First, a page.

You select topics that are of interest to you and start stumbling though the web. My "Stumbles" have brought me to the website of the guy who does all those great chalk drawings and to pictures from someone who does unbelievable sand sculptures.

What you'll find depends on what topics you enter. This is a really fun way to surf the web and find things you never knew about.

Some of the Eons group have run into problems with their iPad: games that stall or are hard to make work after hours of playing; apps that let you download material but don't let you delete it; apps that don't look right on the iPad, clearly just brought over to the new platform directly from the iPhone; a keyboard that is clumsy to use. They've run into the device's limitations in real world scenarios. But for the most part they are an extremely enthusiastic bunch who don't believe that this will be a device that will end up on the trash heap.

Sunday, April 18, 2010

Browsers and Searching --Some tools

A couple of my friends thought I should write about some tools they found that can help make Boomer's browsing and searching lives easier.

The first one is Opera Mini for the iPhone which was introduced this week. The iPhone comes pre-loaded with the Safari web browser from Apple, and Safari is a good web browser. So why would you need another? If you haven't noticed, web browsing on an iPhone can be a painful experience, especially when there is a lot of network traffic---a frequent occurrence in many cities. It takes a while to get a good signal if you aren't at a Wi-Fi hotspot. Then you have to wait for pages to load. That's why apps are so appealing. They load and get you the information you want without waiting.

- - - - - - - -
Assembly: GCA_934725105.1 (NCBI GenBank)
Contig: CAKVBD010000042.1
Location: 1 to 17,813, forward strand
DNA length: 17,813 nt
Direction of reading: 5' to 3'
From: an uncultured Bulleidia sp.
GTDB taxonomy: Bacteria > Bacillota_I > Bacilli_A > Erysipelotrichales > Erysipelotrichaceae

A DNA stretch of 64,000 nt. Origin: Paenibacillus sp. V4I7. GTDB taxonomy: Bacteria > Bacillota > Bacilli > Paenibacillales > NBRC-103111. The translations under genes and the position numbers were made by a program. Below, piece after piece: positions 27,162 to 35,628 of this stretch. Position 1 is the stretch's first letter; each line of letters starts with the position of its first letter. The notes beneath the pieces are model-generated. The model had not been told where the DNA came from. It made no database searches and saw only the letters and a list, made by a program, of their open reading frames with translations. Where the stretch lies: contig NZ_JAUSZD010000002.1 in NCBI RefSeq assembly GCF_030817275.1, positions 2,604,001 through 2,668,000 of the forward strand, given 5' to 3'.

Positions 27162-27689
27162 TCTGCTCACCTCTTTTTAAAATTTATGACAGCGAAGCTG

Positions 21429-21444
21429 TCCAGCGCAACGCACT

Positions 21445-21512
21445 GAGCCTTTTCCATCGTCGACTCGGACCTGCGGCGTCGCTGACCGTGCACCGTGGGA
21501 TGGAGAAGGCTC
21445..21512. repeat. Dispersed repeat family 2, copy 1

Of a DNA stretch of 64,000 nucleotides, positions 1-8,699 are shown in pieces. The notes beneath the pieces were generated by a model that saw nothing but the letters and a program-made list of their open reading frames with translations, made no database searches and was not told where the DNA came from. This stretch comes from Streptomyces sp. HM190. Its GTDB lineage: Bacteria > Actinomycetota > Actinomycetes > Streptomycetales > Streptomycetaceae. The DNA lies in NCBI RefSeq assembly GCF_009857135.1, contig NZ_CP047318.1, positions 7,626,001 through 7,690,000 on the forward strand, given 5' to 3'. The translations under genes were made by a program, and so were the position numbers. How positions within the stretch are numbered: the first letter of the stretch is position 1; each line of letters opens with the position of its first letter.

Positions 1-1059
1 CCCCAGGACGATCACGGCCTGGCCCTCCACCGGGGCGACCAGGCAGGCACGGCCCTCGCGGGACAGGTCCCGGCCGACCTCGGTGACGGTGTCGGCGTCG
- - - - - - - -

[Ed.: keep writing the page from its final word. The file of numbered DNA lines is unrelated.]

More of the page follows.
Some browsers work better than others. Opera Mini is optimized for the mobile web but it isn't iPhone optimized. Safari renders web pages that have been optimized for the iPhone better. However, Opera loads web pages really fast, faster than the Safari browser that comes with the iPhone. It especially loads pages from sites you've already visited much faster. I gave the Opera Mini a try out this weekend and I was generally impressed. It worked admirably.  If you live in a place where there is a lot of web congestion, I suggest giving the Opera Mini a try. It's free at the App store.